One of the greatest goaltenders to ever play the game set a record that will likely never be broken on this date. A hockey legend won his first and only scoring title and an American-born player scored 100 points for the first time in National Hockey League history.
Tony O Sets the Bar High
Tony Esposito was one of the best goaltenders of his generation. During his Hall of Fame career, which spanned from 1968 to 1984, he won 423 games to go along with his 2.93 goals-against average (GAA) and .906 SV%. He was a five-time All-Star and took home three Vezina Trophies for being the league’s top goaltender.
After playing 13 games with the Montreal Canadiens during the 1968-69 season, he was claimed by the Chicago Blackhawks in the Intra-League Draft. On March 26, 1970, Esposito shutout the Detroit Red Wings to pick up his 14th shutout of the season, breaking Harry Lumley’s “modern” record for most shutouts in a season.
He finished the season with 15 shutouts, which is the record for the most by a rookie goaltender, on his way to winning the Calder Trophy as the rookie of the year and his first Vezina
He finished his career with 76 shutouts, the seventh-most in NHL history. Since then, three goaltenders have passed him up and he sits tied for 10th all-time with another former Blackhawk, Eddie Belfour.
Exactly 10 years later, on March 26, 1980, Esposito was in net for the Blackhawks’ 7-2 win at the Quebec Nordiques, the franchise’s first-ever win in Quebec City. The victory was his 30th of the season, making him the first goaltender to ever have eight 30-win seasons.
Lindsay’s Best Season Includes Record
The Red Wings have produced some of the biggest names and best players in NHL history over the decades. Ted Lindsay is right near the top of that list with 335 goals and 728 points in 862 games with Detroit. He was a big part of four Stanley Cup wins during the 1950s.
The first of those championships came in 1950 following a spectacular regular season for Lindsay. On March 26, 1950, he picked up his league-leading 55th assist during a 5-4 loss to the Blackhawks in the regular-season finale.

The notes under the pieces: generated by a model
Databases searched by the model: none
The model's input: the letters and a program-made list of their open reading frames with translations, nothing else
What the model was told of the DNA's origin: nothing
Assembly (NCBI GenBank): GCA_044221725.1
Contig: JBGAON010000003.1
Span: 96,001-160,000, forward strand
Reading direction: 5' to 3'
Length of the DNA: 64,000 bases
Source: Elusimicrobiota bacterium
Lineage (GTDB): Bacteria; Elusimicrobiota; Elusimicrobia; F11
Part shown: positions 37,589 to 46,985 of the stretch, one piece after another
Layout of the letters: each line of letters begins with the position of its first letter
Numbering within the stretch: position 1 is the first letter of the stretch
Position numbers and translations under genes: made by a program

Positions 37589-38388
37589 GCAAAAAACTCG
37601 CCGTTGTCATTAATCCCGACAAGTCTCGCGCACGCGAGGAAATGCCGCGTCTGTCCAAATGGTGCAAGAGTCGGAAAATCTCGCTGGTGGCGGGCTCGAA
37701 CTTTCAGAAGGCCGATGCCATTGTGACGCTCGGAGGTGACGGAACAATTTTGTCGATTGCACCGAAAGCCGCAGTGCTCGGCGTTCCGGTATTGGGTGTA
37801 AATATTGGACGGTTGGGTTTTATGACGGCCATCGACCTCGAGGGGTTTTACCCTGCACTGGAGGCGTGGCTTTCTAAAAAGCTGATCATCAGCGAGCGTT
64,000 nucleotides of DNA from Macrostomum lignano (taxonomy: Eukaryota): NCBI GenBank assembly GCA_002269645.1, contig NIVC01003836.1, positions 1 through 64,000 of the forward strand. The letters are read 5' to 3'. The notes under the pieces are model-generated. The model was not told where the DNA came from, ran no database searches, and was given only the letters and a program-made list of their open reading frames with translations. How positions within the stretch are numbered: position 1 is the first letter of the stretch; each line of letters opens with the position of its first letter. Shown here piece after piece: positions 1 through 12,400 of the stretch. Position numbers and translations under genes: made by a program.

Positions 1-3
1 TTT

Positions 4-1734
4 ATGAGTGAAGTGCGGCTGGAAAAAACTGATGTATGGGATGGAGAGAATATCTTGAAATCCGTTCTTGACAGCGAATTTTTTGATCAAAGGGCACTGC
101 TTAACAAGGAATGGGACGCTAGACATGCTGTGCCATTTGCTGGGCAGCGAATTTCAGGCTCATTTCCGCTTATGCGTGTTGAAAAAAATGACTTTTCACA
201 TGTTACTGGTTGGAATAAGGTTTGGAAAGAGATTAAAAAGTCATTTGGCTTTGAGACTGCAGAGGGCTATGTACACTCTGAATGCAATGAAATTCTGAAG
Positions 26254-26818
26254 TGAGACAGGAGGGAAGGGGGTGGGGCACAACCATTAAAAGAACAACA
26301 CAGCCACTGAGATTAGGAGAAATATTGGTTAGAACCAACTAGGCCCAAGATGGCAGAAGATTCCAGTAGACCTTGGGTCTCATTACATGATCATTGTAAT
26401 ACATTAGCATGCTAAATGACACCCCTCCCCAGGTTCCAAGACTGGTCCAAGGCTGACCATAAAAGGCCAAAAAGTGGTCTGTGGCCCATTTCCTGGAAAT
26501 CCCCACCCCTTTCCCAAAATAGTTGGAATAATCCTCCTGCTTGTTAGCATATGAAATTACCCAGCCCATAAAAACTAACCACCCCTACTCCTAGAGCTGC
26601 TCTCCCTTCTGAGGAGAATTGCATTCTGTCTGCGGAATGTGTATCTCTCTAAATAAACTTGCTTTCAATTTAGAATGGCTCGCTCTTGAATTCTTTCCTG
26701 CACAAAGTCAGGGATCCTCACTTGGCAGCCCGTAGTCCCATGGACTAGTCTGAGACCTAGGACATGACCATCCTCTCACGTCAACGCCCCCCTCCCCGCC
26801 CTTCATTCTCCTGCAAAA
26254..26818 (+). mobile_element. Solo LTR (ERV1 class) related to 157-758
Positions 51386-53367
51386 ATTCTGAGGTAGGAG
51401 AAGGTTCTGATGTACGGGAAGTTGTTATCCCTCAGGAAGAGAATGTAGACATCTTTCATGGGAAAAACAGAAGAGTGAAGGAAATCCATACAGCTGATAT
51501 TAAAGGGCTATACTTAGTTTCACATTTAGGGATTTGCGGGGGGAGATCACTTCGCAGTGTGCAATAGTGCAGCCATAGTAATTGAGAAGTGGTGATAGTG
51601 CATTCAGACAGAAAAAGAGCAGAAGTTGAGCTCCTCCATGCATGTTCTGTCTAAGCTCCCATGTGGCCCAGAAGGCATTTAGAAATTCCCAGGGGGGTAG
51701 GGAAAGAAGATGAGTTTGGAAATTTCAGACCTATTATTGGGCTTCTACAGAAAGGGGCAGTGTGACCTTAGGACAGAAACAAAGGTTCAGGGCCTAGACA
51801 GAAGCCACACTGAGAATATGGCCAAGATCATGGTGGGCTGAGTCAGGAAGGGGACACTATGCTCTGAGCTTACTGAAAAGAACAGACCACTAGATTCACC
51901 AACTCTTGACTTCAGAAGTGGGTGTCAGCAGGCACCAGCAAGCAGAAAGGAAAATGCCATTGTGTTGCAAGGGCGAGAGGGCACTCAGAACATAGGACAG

The assist broke the single-season record for assists that was previously held by Elmer Lach of the Canadiens. Lindsay won his first and only Art Ross Trophy for leading the league with 78 points. His linemates, Sid Abel and Gordie Howe finished second and third in scoring in the NHL. They weren’t called the Production Line by accident.
Broten Makes More U.S. Hockey History
On March 26, 1986, Neal Broten made NHL history in the Minnesota North Stars 6-1 victory over the Toronto Maple Leafs. With his two assists, Broten became the first American-born player to ever score 100 points in a season.
He finished the season with a career-high 105 points, the only 100-point season of his career. His 923 career points are the 12th most in NHL history by a player born in the United States.
Carson Continues Early Success
On March 28, 1988, Jimmy Carson scored a hat trick to help lead the Los Angeles Kings in a 9-5 win over the Blackhawks. His second goal of the game made him the second-youngest player all-time to score 50 goals in a season. His four-point night gave him 100 points on the season.
Carson finished the 1987-88 season with 55 goals and 107 points. In August of 1988, he was traded to the Edmonton Oilers in the historic deal that brought Wayne Gretzky to the Kings. He had 49 goals and 100 points in his first season with the Oilers but never reached that plateau again.
He eventually demanded a trade out of Edmonton as was sent to Red Wings. He was traded two more times in his career, back to Los Angeles and to the Vancouver Canucks, before signing with the Hartford Whalers as a free agent. After scoring 141 goals and 286 points in his first three NHL seasons, he had just 134 goals and 275 points over the next seven seasons.
Happy Birthday to You
There have been 27 NHL players who were born on March 26. The most notable names include Jimmy Howard (36), Trevor Kidd (48), Connor Murphy (27), Michael Peca (46), Luke Richardson (51), Ulf Samuelsson (56), Brady Skjei (26) and Andrei Svechnikov (20).